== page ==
“ – The feelings excited by improper art are kinetic, desire or loathing. Desire urges us to possess, to go to something; loathing urges us to abandon, to go from something. These are kinetic emotions. The arts which excite them, pornographical or didactic, are therefore improper arts. The esthetic emotion (I use the general term) is therefore static. The mind is arrested and raised above desire and loathing.”
James Joyce, Portrait of the Artist as a Young Man
Not that Joyce had a problem with pornography or didacticism. They might be “improper,” but they are still “art.”
When it came to porn, he was no prude. Not only did he write filthy love letters to his wife Nora, but in 1933 his masterpiece Ulysses was arraigned in a New York Southern District Federal Court (United States v. One Book Called Ulysses) before Judge John Munro Woolsey on charges of obscenity (in a landmark decision, Woolsey, an enlightened jurist and not a bad literary critic, explained why the book wasn’t pornographic.)
And as for didacticism, you can’t get much more didactic than does Stephen Dedalus in the multi-page discourse on Thomistic aesthetics quoted in part above.
Therefore it is a qualification and not a condemnation to say that, by the above definition, 12 Years a Slave, Steve McQueen’s adaptation of a 1852 memoir by Solomon Northup, a free man kidnapped and sold to slave owners, and Blue Is the Warmest Color, a chronicle of a lesbian love affair directed by Abdellatif Kechiche, fall into the category of “improper art.”
But for many people, they pass for masterpieces. Both films have swept awards from just about every critics society and are en route to likely triumphs at the Academy Awards. What can Joyce offer to counter such an overwhelming movement to canonize these pictures as masterpieces?
Let’s take the case of 12 Years a Slave. In it, the mind is not “arrested and raised above desire and loathing.” Quite the opposite. Nor is it that its intention. It is a didactic screed, a potent piece of propaganda, powerfully belaboring the message that the institution of slavery was an abomination, a debasement not only of the enslaved but also of those who enslaved them. And as such it succeeds with brutal, manipulative effectiveness.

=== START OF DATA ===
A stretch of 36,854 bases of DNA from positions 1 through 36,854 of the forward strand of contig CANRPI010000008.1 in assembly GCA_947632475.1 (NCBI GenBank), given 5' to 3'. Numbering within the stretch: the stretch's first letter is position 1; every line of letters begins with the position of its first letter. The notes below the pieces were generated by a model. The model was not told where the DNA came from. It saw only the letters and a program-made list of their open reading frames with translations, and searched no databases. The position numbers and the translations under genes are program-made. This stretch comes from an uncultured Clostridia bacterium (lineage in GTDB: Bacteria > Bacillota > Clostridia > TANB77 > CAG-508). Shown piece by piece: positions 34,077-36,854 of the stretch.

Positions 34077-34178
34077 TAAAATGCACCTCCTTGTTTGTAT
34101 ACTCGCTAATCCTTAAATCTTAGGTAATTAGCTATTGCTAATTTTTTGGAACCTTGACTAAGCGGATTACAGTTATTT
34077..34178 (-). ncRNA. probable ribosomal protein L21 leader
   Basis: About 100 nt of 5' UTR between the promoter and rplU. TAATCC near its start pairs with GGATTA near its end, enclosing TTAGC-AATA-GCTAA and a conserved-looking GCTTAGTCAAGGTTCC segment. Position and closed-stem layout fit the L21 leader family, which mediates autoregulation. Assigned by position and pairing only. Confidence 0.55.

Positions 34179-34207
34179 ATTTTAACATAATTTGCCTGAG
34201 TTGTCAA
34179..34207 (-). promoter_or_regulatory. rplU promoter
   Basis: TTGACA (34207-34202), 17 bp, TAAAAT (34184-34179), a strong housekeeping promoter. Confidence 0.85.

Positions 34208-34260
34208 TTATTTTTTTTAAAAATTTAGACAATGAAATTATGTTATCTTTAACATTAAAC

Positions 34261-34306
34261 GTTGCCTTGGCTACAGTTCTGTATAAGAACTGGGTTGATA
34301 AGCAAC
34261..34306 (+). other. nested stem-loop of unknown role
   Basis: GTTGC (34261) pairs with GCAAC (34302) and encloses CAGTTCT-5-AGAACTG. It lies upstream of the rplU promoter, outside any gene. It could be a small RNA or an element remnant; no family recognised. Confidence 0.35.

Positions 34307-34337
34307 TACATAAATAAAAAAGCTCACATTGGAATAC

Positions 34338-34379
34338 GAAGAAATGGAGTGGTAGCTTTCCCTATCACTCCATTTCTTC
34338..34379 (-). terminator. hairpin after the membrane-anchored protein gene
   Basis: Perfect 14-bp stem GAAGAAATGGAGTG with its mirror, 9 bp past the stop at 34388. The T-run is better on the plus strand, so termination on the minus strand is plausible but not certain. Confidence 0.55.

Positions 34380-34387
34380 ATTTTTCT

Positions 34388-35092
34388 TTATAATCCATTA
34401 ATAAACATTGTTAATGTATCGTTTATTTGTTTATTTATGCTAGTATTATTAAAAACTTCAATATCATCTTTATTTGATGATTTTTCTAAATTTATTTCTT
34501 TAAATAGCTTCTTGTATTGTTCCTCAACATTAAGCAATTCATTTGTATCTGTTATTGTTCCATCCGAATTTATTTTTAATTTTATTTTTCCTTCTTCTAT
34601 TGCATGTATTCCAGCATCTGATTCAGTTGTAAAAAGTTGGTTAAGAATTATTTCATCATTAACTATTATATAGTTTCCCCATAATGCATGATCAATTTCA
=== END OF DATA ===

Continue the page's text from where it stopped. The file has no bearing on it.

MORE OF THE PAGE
For myself, by the end of the first hour, with over eight years as a slave still to go, after repeated whippings and cruelties and humiliations, I was fully convinced that slavery was a terrible thing, as I had been before I saw the movie. Ante-bellum slave traders, morally degenerate Southern plantation owners, pitiful liberal milksops who regarded the system with distaste while profiting from it, seeming sympathizers who prove to be inevitably treacherous, and sadistic white trash overseers like the guy played by Paul Dano
(who, though a talented actor, has unfortunately been typecast as loathsome characters of one sort or another), were all, without question , horrible human beings
Truth be told, I wanted to kill them. Exterminate the brutes!” Trouble is, those people have been dead for over a century. So it’s pointless, and inconsequential, to hate them, because they no longer exist.
On the other hand, their legacy obviously endures. But here again I don’t think the film will make much of an impact when it comes to the racism and injustice that prevails to the present day.
Those who already feel guilt and shame and anger about these things will feel the same way. But those who might actually learn something from the movie — say, Duck Dynasty patriarch Phil Robertson, noted among other things for declaring that black folks were better off singing in the cotton fields before thy got all uppity with that Civil Rights stuff; or Robertson’s politically opportunistic enablers such as Sarah Palin, Newt Gingrich, Ted Cruz — well, you won’t find them lining up at the Cineplex to buy tickets to see 12 Years a Slave.
But for those who do see the movie,although it won’t change their opinions, it might make them feel better about themselves. It offers scapegoats to take the blame for all the bad stuff we feel guilty about. Michael Fassbender’s psychopathic plantation owner is a perfect example:
now there’s someone you love to loathe. Forget that those who owned slaves back then included such enlightened American heroes as Thomas Jefferson and George Washington. That just makes things too complicated. It’s much more clarifying to pretend that they were all wicked and beyond the pale. This tactic is the essence of that sinister offshoot of didacticism, propaganda: create a demonic “other” who will take on our sins and serve as a despised projection of our guilt and rage,